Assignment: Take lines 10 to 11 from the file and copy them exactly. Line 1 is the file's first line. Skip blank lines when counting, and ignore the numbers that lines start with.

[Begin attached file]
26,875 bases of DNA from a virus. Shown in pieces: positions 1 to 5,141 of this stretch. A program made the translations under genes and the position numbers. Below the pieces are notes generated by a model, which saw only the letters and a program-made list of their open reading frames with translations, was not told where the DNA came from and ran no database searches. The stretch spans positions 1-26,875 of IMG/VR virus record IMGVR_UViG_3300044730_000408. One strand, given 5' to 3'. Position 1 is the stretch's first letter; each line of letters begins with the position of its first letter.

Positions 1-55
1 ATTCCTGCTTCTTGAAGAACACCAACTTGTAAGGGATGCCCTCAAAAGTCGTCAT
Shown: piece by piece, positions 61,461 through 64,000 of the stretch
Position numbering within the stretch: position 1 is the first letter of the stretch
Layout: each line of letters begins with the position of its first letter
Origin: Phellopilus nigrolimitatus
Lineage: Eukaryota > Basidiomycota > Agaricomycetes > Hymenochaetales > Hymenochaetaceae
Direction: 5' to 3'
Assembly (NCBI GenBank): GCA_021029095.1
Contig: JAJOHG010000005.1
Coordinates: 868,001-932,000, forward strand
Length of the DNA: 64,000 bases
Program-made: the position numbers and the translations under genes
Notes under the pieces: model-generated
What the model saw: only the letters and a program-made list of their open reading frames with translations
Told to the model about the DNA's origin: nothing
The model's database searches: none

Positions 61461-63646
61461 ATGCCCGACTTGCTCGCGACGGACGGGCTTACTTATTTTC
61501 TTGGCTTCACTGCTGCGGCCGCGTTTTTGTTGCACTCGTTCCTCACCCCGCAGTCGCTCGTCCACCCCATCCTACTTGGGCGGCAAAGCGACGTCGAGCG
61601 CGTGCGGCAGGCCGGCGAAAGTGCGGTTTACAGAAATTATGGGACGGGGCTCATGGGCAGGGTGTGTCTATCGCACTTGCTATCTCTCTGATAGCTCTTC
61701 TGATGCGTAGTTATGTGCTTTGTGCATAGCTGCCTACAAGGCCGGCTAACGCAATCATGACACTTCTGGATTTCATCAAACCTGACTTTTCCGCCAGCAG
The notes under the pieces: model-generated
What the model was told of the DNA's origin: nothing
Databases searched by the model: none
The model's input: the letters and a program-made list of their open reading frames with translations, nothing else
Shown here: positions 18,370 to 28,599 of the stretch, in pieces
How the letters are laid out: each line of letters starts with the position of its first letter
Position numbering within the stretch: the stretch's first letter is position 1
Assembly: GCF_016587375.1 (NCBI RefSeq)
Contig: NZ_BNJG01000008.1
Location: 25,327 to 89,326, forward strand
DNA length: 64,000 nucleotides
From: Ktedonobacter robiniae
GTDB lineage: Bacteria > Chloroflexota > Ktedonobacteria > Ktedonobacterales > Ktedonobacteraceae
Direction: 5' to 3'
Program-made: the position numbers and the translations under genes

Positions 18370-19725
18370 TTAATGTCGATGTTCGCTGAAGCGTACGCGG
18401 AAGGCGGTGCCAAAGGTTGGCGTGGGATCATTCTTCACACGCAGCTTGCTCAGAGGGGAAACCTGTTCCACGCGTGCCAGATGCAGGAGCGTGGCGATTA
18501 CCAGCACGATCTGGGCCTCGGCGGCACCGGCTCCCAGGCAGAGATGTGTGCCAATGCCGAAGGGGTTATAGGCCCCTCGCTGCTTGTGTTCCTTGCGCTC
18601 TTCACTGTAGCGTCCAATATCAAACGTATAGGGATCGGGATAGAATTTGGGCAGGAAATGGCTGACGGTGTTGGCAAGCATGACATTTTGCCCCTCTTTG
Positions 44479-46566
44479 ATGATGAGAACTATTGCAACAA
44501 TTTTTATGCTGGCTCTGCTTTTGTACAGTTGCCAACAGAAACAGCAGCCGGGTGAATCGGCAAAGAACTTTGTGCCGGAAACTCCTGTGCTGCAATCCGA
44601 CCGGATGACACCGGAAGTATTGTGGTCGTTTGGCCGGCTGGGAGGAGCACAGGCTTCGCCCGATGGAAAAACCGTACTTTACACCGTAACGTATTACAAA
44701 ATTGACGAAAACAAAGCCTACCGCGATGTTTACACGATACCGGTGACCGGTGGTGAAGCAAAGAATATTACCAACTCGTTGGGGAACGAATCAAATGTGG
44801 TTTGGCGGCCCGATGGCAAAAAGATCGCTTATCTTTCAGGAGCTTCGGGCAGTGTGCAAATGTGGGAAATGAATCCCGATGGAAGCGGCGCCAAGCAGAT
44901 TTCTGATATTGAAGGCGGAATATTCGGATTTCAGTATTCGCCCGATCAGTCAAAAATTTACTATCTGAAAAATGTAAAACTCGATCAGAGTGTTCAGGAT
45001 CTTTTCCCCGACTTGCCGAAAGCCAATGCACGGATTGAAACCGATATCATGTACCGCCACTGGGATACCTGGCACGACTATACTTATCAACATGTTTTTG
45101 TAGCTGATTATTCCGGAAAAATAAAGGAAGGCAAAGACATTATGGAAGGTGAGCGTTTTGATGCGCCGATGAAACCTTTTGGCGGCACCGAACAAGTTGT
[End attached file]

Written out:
Assembly (NCBI GenBank): GCA_021029095.1
Contig: JAJOHG010000005.1